Saint Naum (Sveti Naum) is a village located 25-30 km from Ohrid (depending on the chosen means of transportation), situated right next to the Albanian border. Besides the monastery bearing the same name, which is one of the main tourist attractions in the area, St Naum also offers tourists a beachy strip of sand, a souvenirs alley, a traditional restaurant and – what impressed me the most – the extraordinary springs of Lake Ohrid and the Black Drim river. But let’s take each at a time!
After the boat trip that took us close to the lake’s right coast (as we’re looking at the map), we reached St Naum little port around 11:30. Immediately after setting foot on steady soil, we ran into the statue of the saint who was apprentice of Saint Cyril and Methodius. Carved directly in a tree – which allows us to see how the saint’s feet transform into the tree’s roots -, the statue is another miracle that Saint Naum performed after his death, as it stood erect ever since the year 2000, when it was inaugurated, despite general expectations.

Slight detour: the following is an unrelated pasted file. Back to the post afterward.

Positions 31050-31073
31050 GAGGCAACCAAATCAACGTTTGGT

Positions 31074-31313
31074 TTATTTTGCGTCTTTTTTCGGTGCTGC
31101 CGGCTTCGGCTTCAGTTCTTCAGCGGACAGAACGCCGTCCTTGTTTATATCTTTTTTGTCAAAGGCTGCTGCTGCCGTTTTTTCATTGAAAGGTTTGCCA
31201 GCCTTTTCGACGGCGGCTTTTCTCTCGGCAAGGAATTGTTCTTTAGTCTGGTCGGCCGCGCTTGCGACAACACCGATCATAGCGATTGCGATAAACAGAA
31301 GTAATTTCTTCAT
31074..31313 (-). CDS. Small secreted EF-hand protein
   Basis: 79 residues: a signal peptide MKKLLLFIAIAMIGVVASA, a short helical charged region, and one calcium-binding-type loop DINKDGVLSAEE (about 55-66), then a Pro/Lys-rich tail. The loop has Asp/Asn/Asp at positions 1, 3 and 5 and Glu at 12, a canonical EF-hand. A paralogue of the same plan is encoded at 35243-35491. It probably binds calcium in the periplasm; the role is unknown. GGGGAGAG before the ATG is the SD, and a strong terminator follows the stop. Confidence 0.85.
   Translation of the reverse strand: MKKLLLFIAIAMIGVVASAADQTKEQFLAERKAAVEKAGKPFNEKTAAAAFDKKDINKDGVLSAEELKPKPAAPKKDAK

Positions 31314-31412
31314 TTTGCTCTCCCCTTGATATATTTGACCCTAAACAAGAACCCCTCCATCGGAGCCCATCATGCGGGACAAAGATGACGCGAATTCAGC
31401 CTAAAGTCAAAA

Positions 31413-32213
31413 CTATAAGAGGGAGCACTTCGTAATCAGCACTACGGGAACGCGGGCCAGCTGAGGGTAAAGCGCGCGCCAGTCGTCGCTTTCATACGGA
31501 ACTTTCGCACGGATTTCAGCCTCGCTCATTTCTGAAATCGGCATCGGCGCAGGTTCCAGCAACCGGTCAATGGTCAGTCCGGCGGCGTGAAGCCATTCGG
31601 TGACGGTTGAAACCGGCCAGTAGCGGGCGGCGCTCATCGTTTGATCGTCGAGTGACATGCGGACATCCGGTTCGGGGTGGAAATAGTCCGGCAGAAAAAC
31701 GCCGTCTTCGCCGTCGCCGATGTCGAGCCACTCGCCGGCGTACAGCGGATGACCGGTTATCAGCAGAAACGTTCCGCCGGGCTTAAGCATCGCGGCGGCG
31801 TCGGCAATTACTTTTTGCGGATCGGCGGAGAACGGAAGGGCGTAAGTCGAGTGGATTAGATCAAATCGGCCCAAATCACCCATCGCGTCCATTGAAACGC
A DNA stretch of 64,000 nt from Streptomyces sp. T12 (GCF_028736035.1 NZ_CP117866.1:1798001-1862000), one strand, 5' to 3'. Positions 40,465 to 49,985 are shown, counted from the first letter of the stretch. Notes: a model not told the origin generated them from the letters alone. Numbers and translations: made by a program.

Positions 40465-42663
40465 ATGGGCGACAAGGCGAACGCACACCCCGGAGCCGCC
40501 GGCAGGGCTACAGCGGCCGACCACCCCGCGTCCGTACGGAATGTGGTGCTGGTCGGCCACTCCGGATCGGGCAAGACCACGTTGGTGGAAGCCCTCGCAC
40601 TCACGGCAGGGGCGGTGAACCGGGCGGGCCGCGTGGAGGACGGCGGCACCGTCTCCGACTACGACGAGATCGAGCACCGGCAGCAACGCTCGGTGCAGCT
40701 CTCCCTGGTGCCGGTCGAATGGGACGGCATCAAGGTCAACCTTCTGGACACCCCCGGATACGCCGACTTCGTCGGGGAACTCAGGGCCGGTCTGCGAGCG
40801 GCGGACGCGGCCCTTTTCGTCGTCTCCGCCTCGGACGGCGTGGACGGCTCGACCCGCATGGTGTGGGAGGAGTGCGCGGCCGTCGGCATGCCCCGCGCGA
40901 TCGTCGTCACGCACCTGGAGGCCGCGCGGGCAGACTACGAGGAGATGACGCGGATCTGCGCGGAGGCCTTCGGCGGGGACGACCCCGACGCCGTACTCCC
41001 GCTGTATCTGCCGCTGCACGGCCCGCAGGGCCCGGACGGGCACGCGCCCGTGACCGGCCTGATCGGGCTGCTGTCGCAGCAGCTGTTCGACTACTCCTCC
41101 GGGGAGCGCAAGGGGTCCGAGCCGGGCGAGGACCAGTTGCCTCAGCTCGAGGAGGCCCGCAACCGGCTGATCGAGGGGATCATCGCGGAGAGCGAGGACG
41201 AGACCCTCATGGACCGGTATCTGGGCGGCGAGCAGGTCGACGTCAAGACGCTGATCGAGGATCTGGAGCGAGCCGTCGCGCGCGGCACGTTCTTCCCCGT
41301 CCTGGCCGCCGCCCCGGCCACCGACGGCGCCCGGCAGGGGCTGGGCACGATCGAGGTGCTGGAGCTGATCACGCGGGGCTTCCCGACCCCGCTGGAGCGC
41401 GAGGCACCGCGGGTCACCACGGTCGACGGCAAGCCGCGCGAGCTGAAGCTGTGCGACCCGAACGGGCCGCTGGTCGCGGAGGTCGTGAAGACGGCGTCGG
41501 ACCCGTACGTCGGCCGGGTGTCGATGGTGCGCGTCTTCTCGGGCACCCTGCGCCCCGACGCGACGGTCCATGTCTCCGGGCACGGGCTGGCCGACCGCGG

We climb next to St Naum Hotel and among gorgeous peacocks up to the entrance in the monastery. There, right above the main gate, we saw a mosaic showing one of the most important and well-known miracles performed by St Naum. A poor man had no other means to live by except for the fruits of his land, that he worked using a plow with two oxen. As one of the oxen died, the man went to St Naum to seek help, but the saint sent him back home, assuring him that everything will be alright. Indeed, as the man returned home, he saw a tamed black bear yoked at the plow in the place of the dead ox.
To visit the church of St Naum we had to pay a fee (it was 100 denars/person last time I was there). Beside a lot of old and wonderful frescoes, inside the church we saw the saint’s tomb. The legend says that if we draw near and put our left ear and right hand on the tomb stone, we could hear the saint’s heart still beating. But only if we believe in St Naum’s miracles! The truth is, in fact, that the limy soil under the church is crossed by springs that create similar noises to a beating heart.